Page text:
Q1. What was your company’s unique approach in integrating technology to achieve UN’s Sustainable Development Goal (SDG)?
Our solution, the Twende Initiative’s biggest customer value proposition is its ability to leverage on low-tech, already existing community systems, because after a decade of implementation and learning, it is clear that the move to digital technology is not very inclusive of particularly rural regions’ in East Africa with a dire lack of resources or infrastructure to support that use of tech.
Twende systems for communications, including in-person training and visits, community gatherings, and radio, enabling access for even those who are too remotely located and/or lack resources operates in areas where access to smartphones, even electricity, is limited. We use already-existing arces or infrastructure to access tech media. And yes, we use social media alongside this too, because smartphone penetration is growing, especially amongst youth. Additionally, we offer customisable payment plans that help curb the burden of upfront costs that can be inhibitive for many, thereby accommodating individual and community needs and realities. This is in consideration of the existing financial barriers in low-income communities, coupled with feedback data from over 17,000 beneficiaries and their communities; up to 71% of whom reported being burdened by the recurrent cost of menstruation – leaving them in a budgeting dilemmas when planning for essential family needs.
Menstruators in this dilemma are resourceful with natural and raw materials accessible to them, using alternative such as cloth, tissue , mattress surfing , animal hide etc, which, despite being absorbent are not hygienic, comfortable , nor capable of guarantee a stress free period.
Q2. What are some examples of SDG-focused projects that your company is currently working on?
Twaweza: Menstrual and Sexual Reproductive Health education Twaweza [Kiswahili word for “we can”] Programme in Tanzanian and Kenyan schools and communities in the past decade to address the gap in MSRH programming amongst girls who are already menstruating. To date, Femme has served nearly 17,000 direct beneficiaries and indirectly impacted communities across both countries. The implementation of the Twaweza Programme starts with “buy-in” meetings to gain approval from regional and district education officers, meetings with school administration, and teachers and parents prior to sessions with students’ meetings. In the meetings facilitators describe the program and allow The school meetings provide information about the programme and are intended to sensitise about the programme and to provide an opportunity for question and answers. The school meetings are followed by teachers, parents and guardians’ meeting to sensitise on the general content of the Twaweza Programme. These meetings also provide an opportunity to address common myths, misconceptions, and to educate on different menstrual products.
Femme arranges a Baseline quantitative questionnaires are collected to capture the socio-demographics, assess knowledge, MH practices, MSRH, participation, WASH, and confidence. Identification of suitable time and venue for sessions for teachers and students (normally out of school hours). After the “buy-in” meetings, Femme conducts a series of participatory workshops with female students in all available classes. The workshops loosely follow the Femme Tweweza manual but are flexible and allow for In its current format, only female students attend the workshop. The workshops are participatory in nature and informal, with long Q&A sessions after content delivery. InAt the final workshop, girls are provided with a Femme Kit, that contains either a menstrual cup or pack of four washable pads (the girls choose which they want), a towel, soap, a small bowl, two pairs of underwear, and a workbook. Six weeks after the workshop the facilitators return to school to meet with students, review key topics, and respond to concerns. In addition to routine monitoring of project activites, Femme implement a pre and 6 months post workshop questionnaire Final evaluation questionnaire, to assess changes in knowledge, MH practices, MSRH, participation, product use and confidence is administered after six months.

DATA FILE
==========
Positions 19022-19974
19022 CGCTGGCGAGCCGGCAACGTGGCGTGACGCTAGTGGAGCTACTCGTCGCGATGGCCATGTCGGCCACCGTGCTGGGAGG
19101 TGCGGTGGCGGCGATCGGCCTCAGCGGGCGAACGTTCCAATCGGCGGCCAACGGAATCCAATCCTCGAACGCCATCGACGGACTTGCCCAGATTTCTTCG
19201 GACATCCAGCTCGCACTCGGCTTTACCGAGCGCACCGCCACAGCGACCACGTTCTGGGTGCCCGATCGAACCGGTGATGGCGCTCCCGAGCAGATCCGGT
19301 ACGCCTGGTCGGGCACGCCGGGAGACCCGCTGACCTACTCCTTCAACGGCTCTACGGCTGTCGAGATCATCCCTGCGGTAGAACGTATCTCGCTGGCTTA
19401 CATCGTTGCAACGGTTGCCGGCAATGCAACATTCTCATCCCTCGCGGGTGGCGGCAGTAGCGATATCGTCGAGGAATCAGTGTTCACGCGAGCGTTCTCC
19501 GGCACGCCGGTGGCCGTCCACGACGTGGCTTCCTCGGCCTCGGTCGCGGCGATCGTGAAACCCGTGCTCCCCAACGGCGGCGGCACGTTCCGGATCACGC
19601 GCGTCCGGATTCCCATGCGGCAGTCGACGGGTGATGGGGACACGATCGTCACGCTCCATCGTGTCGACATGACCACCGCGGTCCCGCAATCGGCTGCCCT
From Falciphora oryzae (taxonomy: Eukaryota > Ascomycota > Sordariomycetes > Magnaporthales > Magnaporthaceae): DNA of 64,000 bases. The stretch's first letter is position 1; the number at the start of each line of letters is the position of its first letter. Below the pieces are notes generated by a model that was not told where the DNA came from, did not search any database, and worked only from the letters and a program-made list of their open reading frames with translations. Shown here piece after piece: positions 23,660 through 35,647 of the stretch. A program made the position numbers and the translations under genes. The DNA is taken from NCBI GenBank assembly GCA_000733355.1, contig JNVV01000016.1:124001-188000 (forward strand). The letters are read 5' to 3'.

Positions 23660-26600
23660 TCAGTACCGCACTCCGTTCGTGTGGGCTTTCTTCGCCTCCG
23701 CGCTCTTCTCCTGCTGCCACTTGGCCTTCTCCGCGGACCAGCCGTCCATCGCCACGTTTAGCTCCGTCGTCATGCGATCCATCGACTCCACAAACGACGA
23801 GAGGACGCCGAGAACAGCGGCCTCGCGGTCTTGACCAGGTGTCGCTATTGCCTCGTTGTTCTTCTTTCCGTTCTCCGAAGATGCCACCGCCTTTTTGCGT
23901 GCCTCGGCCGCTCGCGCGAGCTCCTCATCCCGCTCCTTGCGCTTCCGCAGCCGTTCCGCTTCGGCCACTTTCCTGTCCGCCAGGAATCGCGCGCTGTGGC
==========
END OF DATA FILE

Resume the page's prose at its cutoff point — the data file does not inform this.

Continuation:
Partnering to support schools to promote better menstrual health and well-being (PASS MHW): A partnership for development, evaluation and research. The PASS MHW project will collaboratively conduct formative research to help refine our Twaweza intervention to address the gaps including the development and refinement of a comprehensive boys programme to run concurrently with the girls’ and then pilot the refined intervention in four secondary schools in Mwanza region of Tanzania. (Currently on going). The research study protocol paper of our menstrual health research project, has just been published in BMJ Open. Anyone interested can read it here: http://bmjopen.bmj.com/cgi/content/full/bmjopen-2021-054860
Twende Initiative: A new way of doing the business of menstruation by monetising our 9 year non-profit initative data, expertise and experience in sexual reproductive menstral health knowledge & management education programming , supply and distribution of a variety of innovative, sustainable and economically friendly menstrual products, Research and programme development partnerships, and impact travel/tours based on our geographic location strengths in Nairobi, Kilimanjaro, Mwanza regions of East Africa. Overall, Twende will provide us with alternative sources of income enabling Femme to continue supporting our programs & operations as well as ensure sustainability and growth of our organisation in the future.